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Zenith - In Conversation With Julien Tornare: Part 1

Zenith In Conversation With Julien Tornare: Part 1

The CEO of Zenith opens up about their new DreamHers initiative, gender categorisation in watches and his least favourite description of the brand

Zenith is at the top of their game — ask anyone, from journalists to retailers to industry observers. One area in which they’re currently leading the pack of traditionally male-oriented brands is their new approach to the feminine side of watchmaking, both in terms of products and also in terms of audience. Recently, the first international event celebrating their DreamHers initiative, launched last year as a social-media campaign to highlight exceptional women in their fields and now a fully-fledged platform, was held in Madrid. WorldTempus had the chance to sit down with the leader of this dynamic brand, the equally dynamic Julien Tornare, and talk about what lies ahead for Zenith.

It's great to be here with you in Madrid, celebrating the DreamHers project. May I ask why did you choose Madrid? Is there something special about this city that you thought might really resonate with the message that you want to give?
Well, first of all, we wanted to go where one of the DreamHers was coming from. We know also that there haven't been many events like this for a long time, and we wanted to be somewhere cool, with a great energy. Madrid is a city that's always evolving and looking to the future — it's a city that moves fast. I was talking to some local guys over dinner last night, and they told me that while Madrid used to be very Spanish, it's really turned into a very international city today. So, we felt the vibe is the right one for an event such as celebrating the DreamHers initiative, a subject which is very current. It could have been somewhere in Italy, it could have been Paris, or any number of different places. But we all felt that Madrid was the right destination for us this time.

From Zenith's perspective, what's the ultimate purpose of the DreamHers initiative? It's great to celebrate these amazing women doing amazing things, of course, but from the brand's point of view, is the underlying objective to get more women excited about mechanical watchmaking? Or to bring more women to the brand, perhaps?
Let's be very honest and transparent. We are a company that sells watches, not an altruistic organisation. That said, we want to represent the evolution of women's position in society through the medium of what we do, through the angle of watches. You know Swiss watchmaking well, it's super conservative in many ways — it's evolving, yes, but still quite conservative. So the idea we had was to say, okay, we want to pay tribute to women that have achieved amazing things in their field. We want to acknowledge and amplify the fact that women in most places in the world now are making their own purchases, buying their own watches, not just receiving them as gifts.

Entretien avec Julien Tornare, 1ère partie

Julien Tornare, CEO Zenith © Zenith

On a related point, we have the discussion about so-called men's timepieces and women's timepieces, and the way that the industry continues to try to assign certain watches to certain genders.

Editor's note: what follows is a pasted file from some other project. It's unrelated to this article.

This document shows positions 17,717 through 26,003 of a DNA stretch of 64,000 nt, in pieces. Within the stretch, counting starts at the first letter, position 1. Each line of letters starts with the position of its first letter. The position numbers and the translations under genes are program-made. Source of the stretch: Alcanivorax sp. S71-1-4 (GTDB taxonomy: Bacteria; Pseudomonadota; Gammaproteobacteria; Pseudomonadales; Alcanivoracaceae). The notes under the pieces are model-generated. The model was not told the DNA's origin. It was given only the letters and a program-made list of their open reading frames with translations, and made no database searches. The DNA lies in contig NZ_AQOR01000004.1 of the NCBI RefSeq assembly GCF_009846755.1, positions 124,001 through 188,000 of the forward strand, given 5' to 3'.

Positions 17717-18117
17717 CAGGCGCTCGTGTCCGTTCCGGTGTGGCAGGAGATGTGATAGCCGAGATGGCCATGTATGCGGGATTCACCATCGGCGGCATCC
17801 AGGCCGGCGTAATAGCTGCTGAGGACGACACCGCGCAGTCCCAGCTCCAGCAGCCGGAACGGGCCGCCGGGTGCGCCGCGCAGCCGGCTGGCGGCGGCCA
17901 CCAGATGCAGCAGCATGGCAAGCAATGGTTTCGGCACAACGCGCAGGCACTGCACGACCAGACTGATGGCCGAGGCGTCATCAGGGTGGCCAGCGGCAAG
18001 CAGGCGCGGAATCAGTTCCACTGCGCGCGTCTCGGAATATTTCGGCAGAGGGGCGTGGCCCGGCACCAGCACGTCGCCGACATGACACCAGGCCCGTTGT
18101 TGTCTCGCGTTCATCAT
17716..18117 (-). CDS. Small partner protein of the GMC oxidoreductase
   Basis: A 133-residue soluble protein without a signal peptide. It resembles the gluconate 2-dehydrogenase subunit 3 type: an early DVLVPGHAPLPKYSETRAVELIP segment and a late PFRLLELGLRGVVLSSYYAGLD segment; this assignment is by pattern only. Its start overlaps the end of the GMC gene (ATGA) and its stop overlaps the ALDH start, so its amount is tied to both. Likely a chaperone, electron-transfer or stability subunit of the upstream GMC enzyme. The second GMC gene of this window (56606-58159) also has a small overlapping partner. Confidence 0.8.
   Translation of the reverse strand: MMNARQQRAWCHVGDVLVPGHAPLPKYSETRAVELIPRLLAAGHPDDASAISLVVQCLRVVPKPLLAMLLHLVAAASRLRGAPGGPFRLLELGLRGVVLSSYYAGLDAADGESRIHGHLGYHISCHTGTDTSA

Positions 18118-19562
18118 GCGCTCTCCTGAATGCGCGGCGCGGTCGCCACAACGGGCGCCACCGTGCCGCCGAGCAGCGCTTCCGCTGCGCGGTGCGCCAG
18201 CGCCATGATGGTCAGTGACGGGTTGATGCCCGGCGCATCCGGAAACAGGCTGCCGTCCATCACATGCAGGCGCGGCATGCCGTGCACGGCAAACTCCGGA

Yes, exactly. Who are we to tell people this is a men's watch or this is a women's watch? I really want to push hard on this point. We don't make men's watches or women's watches.

We make beautiful watches that can be worn by men or women. It's as simple as that. This is how we can address the subject of gender equality from the watchmaking angle. I was talking to one of our DreamHers ambassadors, Dr Laetitia Guarino, who's a surgeon at 28, and she was telling me how difficult her industry still is for a woman — about how many times she's still asked if she's the nurse instead of the doctor. The world is full of assumptions like this, and we don't want to do this anymore with our watches. There are a few practical obstacles to address in the process; for example our social media manager was telling me that this segmentation is partly due to the way that people search for watches online. They search for "men's watches" or "women's watches". But I said, what happens if we remove this categorisation from our watches? Will consumers stop looking for watches? No, they'll just start doing it in a different way. I see it as our responsibility, to push for this change.

Entretien avec Julien Tornare, 1ère partie

Julien Tornare, CEO Zenith © Zenith

We can see that it's already starting to happen in the wider world. Something that I always ask brands is whether they see themselves as a market leader, if they view their role as simply giving the market what it wants, or hopefully also to expand the market and give consumers more choices.
I was basically telling the team at the very beginning of the DreamHers initiative that the advancement of women in society is a good evolution. That's my personal belief. But speaking as a CEO, if we claim to be an innovative 21st-century brand, if we want to represent the future of Swiss watchmaking, we have to look beyond the watch itself. We have to think about the company and the image that we present. We have to move forward this way, because this is the future. It's simple. We have to go faster on this — some countries are super late, some others are well advanced, so if we can play a little part, as a company, to drive these ideas and to make them more visible, we should do it. And by doing this, we also protect the future of our company.


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